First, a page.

Discrimination in the appraisal process, such as assigning a lower value to a home because of the race of the person who lives there.

Key Takeaways:

  • The racial wealth gap is not just a result of the racial homeownership gap - it is also the result of the persistent devaluation of Black homes and neighborhoods at roughly half the value of white homes and neighborhoods. 
  • The appraisal industry is one of the least diverse in the country, and the results of its systemic discrimination so impactful - in terms of the limited credit available to Black homebuyers and the limited equity that Black homeowners can reap from their devalued homes - that the Biden administration has made fixing appraisal bias one of its key initiatives for addressing the racial wealth and homeownership gaps. 

Black homes are routinely undervalued compared to white homes. According to a recent study of FHFA data by sociologists Elizabeth Korver-Glenn and Junia Howell, white homes are on average appraised at twice the value of Black homes. This inequality has actually increased by 75 percent over the last decade. Unequally valued homes, in addition to fostering the racial wealth gap, make it harder for Black homebuyers to secure financing to purchase homes in Black neighborhoods. Appraisal bias further makes it harder Black for homeowners to access home equity and refinance their existing mortgages compared to white homeowners. Since Black homes are nearly twice as likely to be appraised for a value lower than their sale price, this raises entry-level costs by raising the down payment needed upfront by homebuyers.


At the time of this webpage’s publication, ninety-seven percent of home appraisers were white and two-thirds were male; less than one percent of the industry consisted of Black women.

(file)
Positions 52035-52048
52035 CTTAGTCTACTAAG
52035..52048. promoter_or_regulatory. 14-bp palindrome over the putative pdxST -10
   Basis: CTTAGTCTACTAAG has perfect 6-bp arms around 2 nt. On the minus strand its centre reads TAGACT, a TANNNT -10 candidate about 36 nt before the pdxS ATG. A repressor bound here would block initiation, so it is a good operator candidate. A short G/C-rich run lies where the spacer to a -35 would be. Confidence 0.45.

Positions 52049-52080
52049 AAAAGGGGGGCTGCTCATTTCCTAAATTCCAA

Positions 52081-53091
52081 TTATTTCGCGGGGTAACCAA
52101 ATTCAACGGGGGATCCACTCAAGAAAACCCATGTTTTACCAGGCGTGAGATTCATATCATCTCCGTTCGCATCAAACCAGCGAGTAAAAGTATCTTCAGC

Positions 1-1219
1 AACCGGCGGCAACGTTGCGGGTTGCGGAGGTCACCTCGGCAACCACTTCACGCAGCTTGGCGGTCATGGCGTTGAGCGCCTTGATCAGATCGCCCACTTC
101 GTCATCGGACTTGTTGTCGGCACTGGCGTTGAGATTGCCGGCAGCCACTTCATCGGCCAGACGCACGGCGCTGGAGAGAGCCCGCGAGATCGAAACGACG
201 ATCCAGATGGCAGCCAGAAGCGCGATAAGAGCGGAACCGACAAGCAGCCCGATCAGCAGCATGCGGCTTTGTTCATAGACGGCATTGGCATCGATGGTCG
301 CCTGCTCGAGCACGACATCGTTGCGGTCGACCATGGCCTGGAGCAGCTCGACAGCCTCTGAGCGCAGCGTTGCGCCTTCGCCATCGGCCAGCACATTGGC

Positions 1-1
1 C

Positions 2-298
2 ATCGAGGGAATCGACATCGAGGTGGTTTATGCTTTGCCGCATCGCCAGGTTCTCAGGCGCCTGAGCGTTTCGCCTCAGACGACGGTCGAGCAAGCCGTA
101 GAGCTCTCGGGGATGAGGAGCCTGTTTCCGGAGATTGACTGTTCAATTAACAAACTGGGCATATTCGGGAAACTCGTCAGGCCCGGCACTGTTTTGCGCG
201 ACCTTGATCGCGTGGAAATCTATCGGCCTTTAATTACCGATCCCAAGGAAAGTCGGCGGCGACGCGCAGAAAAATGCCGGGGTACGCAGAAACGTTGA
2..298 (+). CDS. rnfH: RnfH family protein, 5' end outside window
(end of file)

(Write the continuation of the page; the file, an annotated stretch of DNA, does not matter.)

That the contemporary art of home appraisal reinforces racism makes sense given the history of the profession. In addition to lobbying to license realtors, the NAREB also licensed appraisers in the early twentieth century in order to give the job a clearer sense of professional standards. “Official appraisements by this Board, issued under the Board seal, are the safest and most authoritative to be had,” the Real Estate Board of New York wrote in 1907. During the 1920s, researchers working with the NAREB worked to turn appraisal into a science, operating in a research division that spun off the NAREB to create today’s Appraisal Institute in 1936. With no adequate proof, those realtors and appraisers promoted the unscientific theory that race directly corresponded to property values in textbooks, classrooms, and professional practice, thus lending “objective” support to the ideas of racial zoning, racial steering, racially restrictive covenants, and redlining.

Even today, when race-explicit languages of appraisal are no longer socially or legally accepted, the industry’s current practices perpetuate inequalities. As Elizabeth Korver-Glenn explains in her book Race Brokers (2021), modern-day Realtors, appraisers, and lenders’ “emphasis on neighborhood uniformity, factors affecting value, and ‘typical buyers’ as key to appraisal logic and methods rehash the same ideas about neighborhood difference and social incompatibility as those in the FHA’s Underwriting Manual, written 80 years prior.” Turning to technology might help solve some of that bias, but because so much of the industry’s history and data has been steeped in discrimination, researchers believe that even algorithms would likely only solve some of the problem. As a recent lawsuit against the company Redfin demonstrated, algorithms could in fact reproduce the same problems without more systematic intervention and redress.